There is plenty of support at Bournemouth University: from academic colleagues, with vast experience in writing reviews, to the library team, who can advise on, for example, developing your systematic search strategy and which databases to search.

 

You can start with publishing your review question and research strategy on PROSPERO, international prospective register of systematic reviews. We would like to highlight just one BU example in the field of the social sciences.  FHSS PhD student Orlanda Harvey published her proposed review ‘Support for people who use anabolic androgenic steroids: an investigation into what they want and what they currently access’ late last year on PROSPERO [1].

You might like to have a look at reviews published by Bournemouth University staff, which can be found by searching BURO, our institutional repository of research outputs. Moreover, BU academics have published several methods papers on the doing and writing systematic reviews [2-4].

 

Information about searching the literature for systematic reviews is available on this guide by the library team.

 

Other pages with useful information include:

 

Hopefully we have encouraged you to think about publishing your literature reviews as separate articles, and to seek help early in that process!

 

José López Blanco & Edwin van Teijlingen

 

 

For further information, please contact:

José López Blanco, Faculty Librarian (Health and Social Sciences), Library & Learning Support, Academic Services at tel 67350 or email:  hsslibteam@bournemouth.ac.uk

 

References:

  1. Harvey, O., Parrish, M., van Teijlingen, E., Keen., S. (2017) Support for people who use anabolic androgenic steroids: an investigation into what they want and what they currently access. PROSPERO 2017 CRD42017075199 Available from: http://www.crd.york.ac.uk/PROSPERO/display_record.php?ID=CRD42017075199
  2. van Teijlingen E., Napper, M., Bruce, J., Ireland. J. (2006) Systematic reviews in midwifery, RCM Midwives Journal 9(5): 186-188.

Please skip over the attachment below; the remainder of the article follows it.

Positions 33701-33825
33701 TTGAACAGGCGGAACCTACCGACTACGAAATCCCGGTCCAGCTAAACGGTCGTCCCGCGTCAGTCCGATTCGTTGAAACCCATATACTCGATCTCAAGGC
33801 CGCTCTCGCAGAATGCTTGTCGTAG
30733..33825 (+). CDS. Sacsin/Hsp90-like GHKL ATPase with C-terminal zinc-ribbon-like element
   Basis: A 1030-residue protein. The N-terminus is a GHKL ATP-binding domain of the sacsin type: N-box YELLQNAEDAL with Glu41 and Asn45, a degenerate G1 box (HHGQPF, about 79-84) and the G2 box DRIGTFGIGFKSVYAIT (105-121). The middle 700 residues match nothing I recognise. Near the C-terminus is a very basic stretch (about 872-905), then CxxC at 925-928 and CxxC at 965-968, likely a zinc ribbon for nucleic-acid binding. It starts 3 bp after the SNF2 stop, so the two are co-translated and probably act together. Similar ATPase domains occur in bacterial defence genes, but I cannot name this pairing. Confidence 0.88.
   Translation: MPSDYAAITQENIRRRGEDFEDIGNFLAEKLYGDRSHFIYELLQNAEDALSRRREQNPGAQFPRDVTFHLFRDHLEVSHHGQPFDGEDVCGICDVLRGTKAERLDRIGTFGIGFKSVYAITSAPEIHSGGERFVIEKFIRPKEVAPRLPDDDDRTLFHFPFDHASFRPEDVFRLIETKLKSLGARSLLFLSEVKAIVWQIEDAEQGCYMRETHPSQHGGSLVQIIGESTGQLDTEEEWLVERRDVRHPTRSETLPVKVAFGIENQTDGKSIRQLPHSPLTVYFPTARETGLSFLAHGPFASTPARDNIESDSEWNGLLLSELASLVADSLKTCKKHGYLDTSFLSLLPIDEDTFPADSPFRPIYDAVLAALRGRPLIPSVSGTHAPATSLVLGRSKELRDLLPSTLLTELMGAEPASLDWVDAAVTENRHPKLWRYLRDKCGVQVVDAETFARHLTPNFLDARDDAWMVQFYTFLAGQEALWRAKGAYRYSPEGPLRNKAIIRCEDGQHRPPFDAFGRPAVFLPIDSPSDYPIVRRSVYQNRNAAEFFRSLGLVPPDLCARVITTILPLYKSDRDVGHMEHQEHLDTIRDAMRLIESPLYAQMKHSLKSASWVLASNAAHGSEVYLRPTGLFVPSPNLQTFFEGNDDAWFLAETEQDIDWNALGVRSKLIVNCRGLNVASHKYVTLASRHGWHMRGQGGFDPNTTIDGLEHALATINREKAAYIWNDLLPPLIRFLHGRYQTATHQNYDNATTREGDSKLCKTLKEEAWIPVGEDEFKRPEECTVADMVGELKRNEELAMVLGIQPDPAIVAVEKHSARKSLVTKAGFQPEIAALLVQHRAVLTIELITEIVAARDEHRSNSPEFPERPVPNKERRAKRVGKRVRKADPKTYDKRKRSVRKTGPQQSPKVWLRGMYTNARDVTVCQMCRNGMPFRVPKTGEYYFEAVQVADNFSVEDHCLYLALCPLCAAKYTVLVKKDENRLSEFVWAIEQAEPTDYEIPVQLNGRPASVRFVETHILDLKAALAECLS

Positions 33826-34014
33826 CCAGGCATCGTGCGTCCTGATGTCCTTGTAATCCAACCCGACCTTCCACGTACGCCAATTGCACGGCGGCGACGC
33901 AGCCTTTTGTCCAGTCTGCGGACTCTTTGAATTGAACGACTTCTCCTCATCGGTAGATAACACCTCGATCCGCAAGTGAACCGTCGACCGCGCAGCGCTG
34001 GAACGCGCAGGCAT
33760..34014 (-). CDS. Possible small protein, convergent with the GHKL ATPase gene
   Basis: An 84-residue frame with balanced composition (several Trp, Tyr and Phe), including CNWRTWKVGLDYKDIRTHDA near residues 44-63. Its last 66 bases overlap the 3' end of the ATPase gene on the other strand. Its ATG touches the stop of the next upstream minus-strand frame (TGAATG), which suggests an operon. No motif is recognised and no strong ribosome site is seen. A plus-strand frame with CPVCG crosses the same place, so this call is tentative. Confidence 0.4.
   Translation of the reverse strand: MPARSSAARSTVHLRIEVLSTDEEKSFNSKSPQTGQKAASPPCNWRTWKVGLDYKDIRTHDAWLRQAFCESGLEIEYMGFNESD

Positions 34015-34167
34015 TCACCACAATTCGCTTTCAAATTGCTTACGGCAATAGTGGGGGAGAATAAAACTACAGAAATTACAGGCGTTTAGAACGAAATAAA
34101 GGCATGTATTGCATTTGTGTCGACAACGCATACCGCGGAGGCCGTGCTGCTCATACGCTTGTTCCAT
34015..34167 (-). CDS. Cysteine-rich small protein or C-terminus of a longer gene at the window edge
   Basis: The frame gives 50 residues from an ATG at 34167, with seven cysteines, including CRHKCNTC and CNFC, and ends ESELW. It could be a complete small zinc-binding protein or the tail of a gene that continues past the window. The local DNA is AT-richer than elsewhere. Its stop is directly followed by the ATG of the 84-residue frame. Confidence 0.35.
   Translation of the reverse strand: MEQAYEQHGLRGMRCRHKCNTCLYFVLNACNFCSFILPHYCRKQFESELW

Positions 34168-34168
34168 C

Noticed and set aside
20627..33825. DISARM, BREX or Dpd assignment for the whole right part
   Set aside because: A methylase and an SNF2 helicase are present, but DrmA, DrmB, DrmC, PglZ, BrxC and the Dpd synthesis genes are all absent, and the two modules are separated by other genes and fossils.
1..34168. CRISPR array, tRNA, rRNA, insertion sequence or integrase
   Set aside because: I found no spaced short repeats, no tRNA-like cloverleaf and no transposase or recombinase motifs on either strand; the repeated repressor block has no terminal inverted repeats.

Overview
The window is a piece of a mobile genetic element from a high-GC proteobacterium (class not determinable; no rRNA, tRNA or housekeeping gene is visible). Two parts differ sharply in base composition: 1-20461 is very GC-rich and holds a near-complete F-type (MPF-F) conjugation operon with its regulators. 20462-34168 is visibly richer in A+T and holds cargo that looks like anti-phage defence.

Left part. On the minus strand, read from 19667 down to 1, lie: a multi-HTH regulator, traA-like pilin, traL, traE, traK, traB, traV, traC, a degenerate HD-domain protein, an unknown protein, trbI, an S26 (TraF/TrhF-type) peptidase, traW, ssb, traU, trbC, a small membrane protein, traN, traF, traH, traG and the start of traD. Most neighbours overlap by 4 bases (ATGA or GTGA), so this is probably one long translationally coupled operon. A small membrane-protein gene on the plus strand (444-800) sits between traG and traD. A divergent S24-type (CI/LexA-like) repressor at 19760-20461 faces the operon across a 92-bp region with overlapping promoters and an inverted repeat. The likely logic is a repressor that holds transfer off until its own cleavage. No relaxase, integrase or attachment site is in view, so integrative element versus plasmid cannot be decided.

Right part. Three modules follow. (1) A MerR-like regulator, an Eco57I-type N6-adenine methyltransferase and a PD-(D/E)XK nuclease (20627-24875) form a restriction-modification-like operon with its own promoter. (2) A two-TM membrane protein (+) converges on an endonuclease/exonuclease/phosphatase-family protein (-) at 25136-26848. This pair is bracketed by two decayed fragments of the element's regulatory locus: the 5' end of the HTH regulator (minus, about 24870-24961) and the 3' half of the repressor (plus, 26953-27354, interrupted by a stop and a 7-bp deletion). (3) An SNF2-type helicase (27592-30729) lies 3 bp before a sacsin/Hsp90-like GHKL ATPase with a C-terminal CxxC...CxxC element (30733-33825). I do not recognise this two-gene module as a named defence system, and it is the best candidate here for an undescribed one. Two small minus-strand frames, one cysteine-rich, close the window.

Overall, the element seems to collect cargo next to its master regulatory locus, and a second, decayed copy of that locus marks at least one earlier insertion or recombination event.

3. van Teijlingen, ER, Simkhada, B., Ireland J., Simkhada P., Bruce J. (2012) Evidence-based health care in Nepal: The importance of systematic reviews, Nepal Journal of Epidemiology 1(4): 114-118.
  4. Stewart, F., Fraser, C., Robertson, C., Avenell, A., Archibald, D., Douglas, F., Hoddinott, P., van Teijlingen, E., Boyers, D. (2014) Are men difficult to find? Identifying male-specific studies in MEDLINE and Embase, Systematics Reviews 3,78.

Researching with students: The challenges and opportunities of BU2025 for students and staff

A first year BA Television Production student, Rowan Prosser and Lecturer, Annie East share their thoughts on a pilot research project using 360-degree filming technology.

Fusion BU2025 looks to ensure that students are informed in the ‘latest thinking in practice and research’ it also looks to ensure graduates are ‘innovative’ and ‘have research skills’. The doctoral research that Annie East is engaged with seeks to discover the ways in which students are working with health and safety risk management processes on their location film shoots. The pilot study looked to test the use of a 360-degree camera on a student shoot as a Virtual Reality (VR) elicitation tool for data gathering . Here Annie East and first year student, Rowan Prosser, reflect on his role as student research assistant, working with the 360 degree camera on a second year student film shoot.

Thoughts on student/lecturer collaboration.

Rowan Prosser: As a first year student the opportunity to work on academic research was both intriguing and a great opportunity to learn. The project gave me a chance to see how research is carried out in an academic way, seeing the correct processes of it all. It was all carefully considered and planned accordingly, my needs and any questions I had were answered immediately; something you don’t get when working with other students. When planning for the pilot project, the meetings that took place were well informed. In contrast, when I work with fellow students, there is sometimes difficulty in getting to the point of the discussion or the heart of the problem.